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is the CFI certificate necessary

Old 02-13-2010, 07:51 AM
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first off, time building is not an issue. I get easily about 400 hours of single engine PIC time a year for free. I am just wondering if i should spend my next amount of money on the multi to start chipping away at the multi time or should i do the CFI route because that is an unwritten rule about getting hired at the regional. also, if i need the CFI, do they want to see instruction time and how much? thanks for any insight.
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Old 02-13-2010, 07:56 AM
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Originally Posted by skork View Post
first off, time building is not an issue. I get easily about 400 hours of single engine PIC time a year for free. I am just wondering if i should spend my next amount of money on the multi to start chipping away at the multi time or should i do the CFI route because that is an unwritten rule about getting hired at the regional. also, if i need the CFI, do they want to see instruction time and how much? thanks for any insight.

It's not the rating the regionals care about..it's the instruction time. 200 hours dual given is 100x more valuable than 400 hours single engine xc with a friend. Get your CFI and teach, you'll learn more teaching than you ever did as a student / time building.
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Old 02-13-2010, 08:02 AM
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You have not lived until a student tries to kill you many times a day.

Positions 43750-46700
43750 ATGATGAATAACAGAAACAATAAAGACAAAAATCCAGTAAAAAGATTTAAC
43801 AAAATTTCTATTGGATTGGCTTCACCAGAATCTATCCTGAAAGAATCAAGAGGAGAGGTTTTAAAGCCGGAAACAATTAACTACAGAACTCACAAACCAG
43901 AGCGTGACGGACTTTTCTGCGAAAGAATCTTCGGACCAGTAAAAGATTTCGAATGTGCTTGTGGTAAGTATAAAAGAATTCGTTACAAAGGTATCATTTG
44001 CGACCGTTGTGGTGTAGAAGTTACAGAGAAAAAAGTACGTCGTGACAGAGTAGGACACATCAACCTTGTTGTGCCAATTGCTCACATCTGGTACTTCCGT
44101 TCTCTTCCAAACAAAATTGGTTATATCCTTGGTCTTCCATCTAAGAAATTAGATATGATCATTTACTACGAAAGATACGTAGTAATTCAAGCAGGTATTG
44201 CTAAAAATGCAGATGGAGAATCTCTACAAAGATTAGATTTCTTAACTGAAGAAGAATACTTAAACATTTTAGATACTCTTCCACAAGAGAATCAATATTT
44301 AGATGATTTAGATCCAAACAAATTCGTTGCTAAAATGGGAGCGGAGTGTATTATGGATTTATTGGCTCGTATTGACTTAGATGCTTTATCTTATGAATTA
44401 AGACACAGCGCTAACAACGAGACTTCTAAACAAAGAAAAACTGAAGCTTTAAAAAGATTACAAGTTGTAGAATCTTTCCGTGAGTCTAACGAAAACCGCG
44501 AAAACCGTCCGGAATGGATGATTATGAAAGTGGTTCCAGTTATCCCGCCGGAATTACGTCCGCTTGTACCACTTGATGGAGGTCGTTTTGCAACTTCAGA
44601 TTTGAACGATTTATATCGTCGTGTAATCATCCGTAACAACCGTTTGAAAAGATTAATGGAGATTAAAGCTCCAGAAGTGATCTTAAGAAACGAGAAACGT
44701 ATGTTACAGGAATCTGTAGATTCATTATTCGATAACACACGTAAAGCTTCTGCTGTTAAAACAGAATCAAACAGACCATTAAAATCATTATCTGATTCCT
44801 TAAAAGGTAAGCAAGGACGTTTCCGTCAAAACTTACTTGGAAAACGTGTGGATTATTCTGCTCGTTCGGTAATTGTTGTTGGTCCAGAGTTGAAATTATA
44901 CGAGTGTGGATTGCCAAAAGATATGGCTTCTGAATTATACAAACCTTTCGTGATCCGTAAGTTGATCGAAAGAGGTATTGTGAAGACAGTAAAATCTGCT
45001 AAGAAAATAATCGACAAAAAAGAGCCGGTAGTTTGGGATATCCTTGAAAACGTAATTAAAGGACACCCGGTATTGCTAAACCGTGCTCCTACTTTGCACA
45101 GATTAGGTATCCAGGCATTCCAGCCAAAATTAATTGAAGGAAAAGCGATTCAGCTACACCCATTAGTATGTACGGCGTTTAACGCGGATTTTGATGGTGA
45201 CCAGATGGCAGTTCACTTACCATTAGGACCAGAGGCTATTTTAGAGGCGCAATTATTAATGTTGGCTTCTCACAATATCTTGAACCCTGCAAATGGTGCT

If I had a dollar every time I had to tell a student not to pull all the flaps out at once on a go-around...
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Old 02-13-2010, 08:03 AM
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Exactly.

No one in the industry cares about seeing a CFI on the resume. What they care about is seeing the CFI AND dual given. It is what you did with that CFI that makes the difference.

With that being said if you have no intention of ever using the CFI for even a single hour of dual given then I suppose there is no point. If you could however get the CFI rating and take some of those 400 SE hours you get per year to use then you could be in business. Do some BFRs, IPCs, FAM flights etc.

I will also add that it is an honor and a privilege to have the CFI rating on your cert. You now have the power to fulfill dreams of flight. Yes, we all know aviation is not much of a "dream" but for the 16 year old kid on his first solo or the 60 year old man who finally realized his lifelong goal that has been put off for years it is truly an honor. It enables you to improve yourself every flight as well as strive to make every student of yours better than you.
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Old 02-13-2010, 08:07 AM
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Originally Posted by andy171773 View Post
It's not the rating the regionals care about..it's the instruction time. 200 hours dual given is 100x more valuable than 400 hours single engine xc with a friend. Get your CFI and teach, you'll learn more teaching than you ever did as a student / time building.
Any person sitting on the hiring board that was a CFI will know this is true.

The CFI/dual given is not mandatory. But when you break it down, the big differentiators are probably (in no particular order):

-Total time
-Turbine PIC
-121 time
-135 time
-CFI time
-College degree
-Internal recommendations

Assuming you don't offend the people doing the interview and you can answer the basic technical questions, that's what you're going to get judged on. As hiring spools up the people with the most of those things will likely get hired first.
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Old 02-13-2010, 08:10 AM
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Originally Posted by andy171773 View Post
It's not the rating the regionals care about..it's the instruction time. 200 hours dual given is 100x more valuable than 400 hours single engine xc with a friend. Get your CFI and teach, you'll learn more teaching than you ever did as a student / time building.